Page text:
Physician payment transparency requirements in the United States, Europe and Pacific Rim
The Physician Payments Sunshine Act in the United States and similar regulations in other parts of the world address a growing demand for greater transparency regarding financial relationships between life sciences companies and healthcare providers. This space provides background and content for these regulations. For current insights on life sciences compliance information, visit our Legislative Watch.
Federal Sunshine Act
In the United States, the Physician Payments Sunshine Act (PPSA) was enacted in 2010 through section 6002 of the Patient Protection and Affordable Care Act (ACA). The intent of PPSA was to increase transparency of financial relationships between life sciences companies and healthcare providers, including physicians and teaching hospitals.
European disclosure laws and other regulations
Open payments reporting in Europe is a patchwork of self-regulation and national legislation — with a great degree of variation in the specifics from one jurisdiction to the next.
Open payments reporting in Pacific Rim countries
Like Europe, the Asia-Pacific region is a mix of national laws and industry association codes. In 2011, the Japan Pharmaceutical Manufacturers Association (JPMA) published Transparency Guidelines for the Relation between Corporate Activities and Medical Institutions.
The future of transparency reporting requirements
The landscape for physician payment transparency continues to evolve, especially in Europe, where there is a push for greater consistency across reporting jurisdictions. Elsewhere, the list of jurisdictions that require some type of transparency reporting continues to grow. Ontario, Canada, passed the extensive Health Sector Payment Transparency Act in 2017. In the Middle East, the Saudi Food and Drug Authority launched its Pharmaceutical Company Payments Disclosure Initiative in 2018, and the Brazilian state of Minas Gerais now requires disclosure of any type of donation or benefit to health professionals.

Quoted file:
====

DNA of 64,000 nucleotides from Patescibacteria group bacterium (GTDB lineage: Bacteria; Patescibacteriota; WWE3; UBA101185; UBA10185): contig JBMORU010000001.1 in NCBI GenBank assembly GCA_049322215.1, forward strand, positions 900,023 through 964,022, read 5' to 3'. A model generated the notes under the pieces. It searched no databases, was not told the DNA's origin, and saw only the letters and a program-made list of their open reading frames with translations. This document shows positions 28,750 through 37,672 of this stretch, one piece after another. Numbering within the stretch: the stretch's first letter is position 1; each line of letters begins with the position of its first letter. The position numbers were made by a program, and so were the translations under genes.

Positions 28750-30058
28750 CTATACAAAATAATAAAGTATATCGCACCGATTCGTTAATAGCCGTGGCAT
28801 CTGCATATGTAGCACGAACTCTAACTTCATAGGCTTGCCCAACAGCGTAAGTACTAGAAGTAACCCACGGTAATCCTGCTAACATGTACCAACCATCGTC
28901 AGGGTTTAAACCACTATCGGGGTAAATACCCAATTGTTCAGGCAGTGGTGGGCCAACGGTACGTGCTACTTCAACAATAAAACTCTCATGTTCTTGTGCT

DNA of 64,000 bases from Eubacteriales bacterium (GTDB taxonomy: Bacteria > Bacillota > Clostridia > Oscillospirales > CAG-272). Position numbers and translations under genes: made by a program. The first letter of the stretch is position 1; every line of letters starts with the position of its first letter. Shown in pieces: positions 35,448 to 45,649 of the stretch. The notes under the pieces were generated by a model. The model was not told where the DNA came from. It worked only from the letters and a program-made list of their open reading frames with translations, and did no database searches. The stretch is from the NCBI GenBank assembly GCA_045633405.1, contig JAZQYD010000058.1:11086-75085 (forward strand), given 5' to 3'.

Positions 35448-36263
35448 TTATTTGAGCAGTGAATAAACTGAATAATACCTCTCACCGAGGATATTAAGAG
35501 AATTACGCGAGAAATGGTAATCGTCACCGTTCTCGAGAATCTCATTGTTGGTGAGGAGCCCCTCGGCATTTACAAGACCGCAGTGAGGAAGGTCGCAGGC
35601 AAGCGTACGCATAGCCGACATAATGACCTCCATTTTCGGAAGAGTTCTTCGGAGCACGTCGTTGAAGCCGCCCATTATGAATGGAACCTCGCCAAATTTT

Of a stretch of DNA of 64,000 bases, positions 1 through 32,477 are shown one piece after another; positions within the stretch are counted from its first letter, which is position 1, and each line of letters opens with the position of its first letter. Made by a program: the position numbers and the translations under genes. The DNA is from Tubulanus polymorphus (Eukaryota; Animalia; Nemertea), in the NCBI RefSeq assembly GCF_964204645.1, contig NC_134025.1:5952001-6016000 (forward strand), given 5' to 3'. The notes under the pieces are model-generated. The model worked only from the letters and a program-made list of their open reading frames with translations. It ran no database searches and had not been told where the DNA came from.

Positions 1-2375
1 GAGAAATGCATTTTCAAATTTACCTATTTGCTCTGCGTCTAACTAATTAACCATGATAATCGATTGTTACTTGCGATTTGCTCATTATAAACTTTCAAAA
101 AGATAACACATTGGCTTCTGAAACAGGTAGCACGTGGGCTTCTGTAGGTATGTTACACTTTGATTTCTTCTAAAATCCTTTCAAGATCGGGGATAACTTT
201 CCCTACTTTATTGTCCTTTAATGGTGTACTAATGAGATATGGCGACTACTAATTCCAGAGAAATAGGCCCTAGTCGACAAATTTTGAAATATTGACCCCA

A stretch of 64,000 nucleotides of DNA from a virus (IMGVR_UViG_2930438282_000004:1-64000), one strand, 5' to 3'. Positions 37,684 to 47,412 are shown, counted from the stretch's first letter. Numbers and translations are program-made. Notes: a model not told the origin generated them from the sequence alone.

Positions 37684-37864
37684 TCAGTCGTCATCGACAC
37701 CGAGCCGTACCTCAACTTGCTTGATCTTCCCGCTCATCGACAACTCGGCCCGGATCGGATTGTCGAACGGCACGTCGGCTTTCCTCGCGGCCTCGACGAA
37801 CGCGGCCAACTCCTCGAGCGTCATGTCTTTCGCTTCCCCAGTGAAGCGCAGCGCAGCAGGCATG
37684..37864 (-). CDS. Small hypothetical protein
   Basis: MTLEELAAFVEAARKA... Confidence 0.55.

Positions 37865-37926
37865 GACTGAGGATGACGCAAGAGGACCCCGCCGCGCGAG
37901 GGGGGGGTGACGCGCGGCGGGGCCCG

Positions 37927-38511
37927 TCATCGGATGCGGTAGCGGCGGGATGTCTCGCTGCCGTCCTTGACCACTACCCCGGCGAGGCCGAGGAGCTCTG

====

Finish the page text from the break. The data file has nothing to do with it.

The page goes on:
Additionally, the process of gathering and reporting physician payment data is changing as more sophisticated tools improve accuracy and efficiency. For example, in the first Open Payments reporting period, CMS withheld 4.4 million records, representing $514 million, from publication due to incomplete or inaccurate data. Today, end-to-end software-as-a-service (SaaS) solutions enable companies to automate the entire process, from qualifying healthcare professionals (HCPs) and establishing fair market value to managing contracts and grants to generating activity reports and more. These systems generate data that empower life sciences companies to better understand their operations and to build more constructive partnerships with HCPs and healthcare organizations.
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